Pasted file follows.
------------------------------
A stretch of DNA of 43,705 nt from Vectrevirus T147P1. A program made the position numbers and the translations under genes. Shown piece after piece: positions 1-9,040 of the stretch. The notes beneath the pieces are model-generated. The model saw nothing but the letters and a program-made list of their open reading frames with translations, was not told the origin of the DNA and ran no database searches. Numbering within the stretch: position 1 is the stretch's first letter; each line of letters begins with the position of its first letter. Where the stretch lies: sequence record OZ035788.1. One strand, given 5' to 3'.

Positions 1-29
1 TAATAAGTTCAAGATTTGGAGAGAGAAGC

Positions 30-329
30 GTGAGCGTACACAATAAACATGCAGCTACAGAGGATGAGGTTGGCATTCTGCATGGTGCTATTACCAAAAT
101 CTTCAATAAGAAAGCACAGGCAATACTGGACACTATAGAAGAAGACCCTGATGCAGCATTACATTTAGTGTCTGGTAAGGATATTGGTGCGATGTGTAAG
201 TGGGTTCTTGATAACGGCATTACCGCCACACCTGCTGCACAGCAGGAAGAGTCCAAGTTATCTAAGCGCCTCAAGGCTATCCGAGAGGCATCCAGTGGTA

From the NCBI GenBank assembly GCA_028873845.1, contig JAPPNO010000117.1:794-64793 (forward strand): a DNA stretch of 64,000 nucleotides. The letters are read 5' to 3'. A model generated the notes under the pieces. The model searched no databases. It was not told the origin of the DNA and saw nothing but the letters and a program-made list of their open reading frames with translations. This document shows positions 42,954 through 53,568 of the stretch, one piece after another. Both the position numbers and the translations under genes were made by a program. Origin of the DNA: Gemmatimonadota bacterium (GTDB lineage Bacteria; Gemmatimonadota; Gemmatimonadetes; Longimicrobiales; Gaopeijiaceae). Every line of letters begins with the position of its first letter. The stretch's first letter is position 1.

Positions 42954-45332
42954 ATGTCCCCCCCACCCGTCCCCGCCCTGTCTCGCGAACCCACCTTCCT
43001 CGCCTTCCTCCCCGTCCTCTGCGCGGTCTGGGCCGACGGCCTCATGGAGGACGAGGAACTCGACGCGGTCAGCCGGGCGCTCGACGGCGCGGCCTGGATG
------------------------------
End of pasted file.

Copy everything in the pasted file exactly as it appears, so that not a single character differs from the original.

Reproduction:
A stretch of DNA of 43,705 nt from Vectrevirus T147P1. A program made the position numbers and the translations under genes. Shown piece after piece: positions 1-9,040 of the stretch. The notes beneath the pieces are model-generated. The model saw nothing but the letters and a program-made list of their open reading frames with translations, was not told the origin of the DNA and ran no database searches. Numbering within the stretch: position 1 is the stretch's first letter; each line of letters begins with the position of its first letter. Where the stretch lies: sequence record OZ035788.1. One strand, given 5' to 3'.

Positions 1-29
1 TAATAAGTTCAAGATTTGGAGAGAGAAGC

Positions 30-329
30 GTGAGCGTACACAATAAACATGCAGCTACAGAGGATGAGGTTGGCATTCTGCATGGTGCTATTACCAAAAT
101 CTTCAATAAGAAAGCACAGGCAATACTGGACACTATAGAAGAAGACCCTGATGCAGCATTACATTTAGTGTCTGGTAAGGATATTGGTGCGATGTGTAAG
201 TGGGTTCTTGATAACGGCATTACCGCCACACCTGCTGCACAGCAGGAAGAGTCCAAGTTATCTAAGCGCCTCAAGGCTATCCGAGAGGCATCCAGTGGTA

From the NCBI GenBank assembly GCA_028873845.1, contig JAPPNO010000117.1:794-64793 (forward strand): a DNA stretch of 64,000 nucleotides. The letters are read 5' to 3'. A model generated the notes under the pieces. The model searched no databases. It was not told the origin of the DNA and saw nothing but the letters and a program-made list of their open reading frames with translations. This document shows positions 42,954 through 53,568 of the stretch, one piece after another. Both the position numbers and the translations under genes were made by a program. Origin of the DNA: Gemmatimonadota bacterium (GTDB lineage Bacteria; Gemmatimonadota; Gemmatimonadetes; Longimicrobiales; Gaopeijiaceae). Every line of letters begins with the position of its first letter. The stretch's first letter is position 1.

Positions 42954-45332
42954 ATGTCCCCCCCACCCGTCCCCGCCCTGTCTCGCGAACCCACCTTCCT
43001 CGCCTTCCTCCCCGTCCTCTGCGCGGTCTGGGCCGACGGCCTCATGGAGGACGAGGAACTCGACGCGGTCAGCCGGGCGCTCGACGGCGCGGCCTGGATG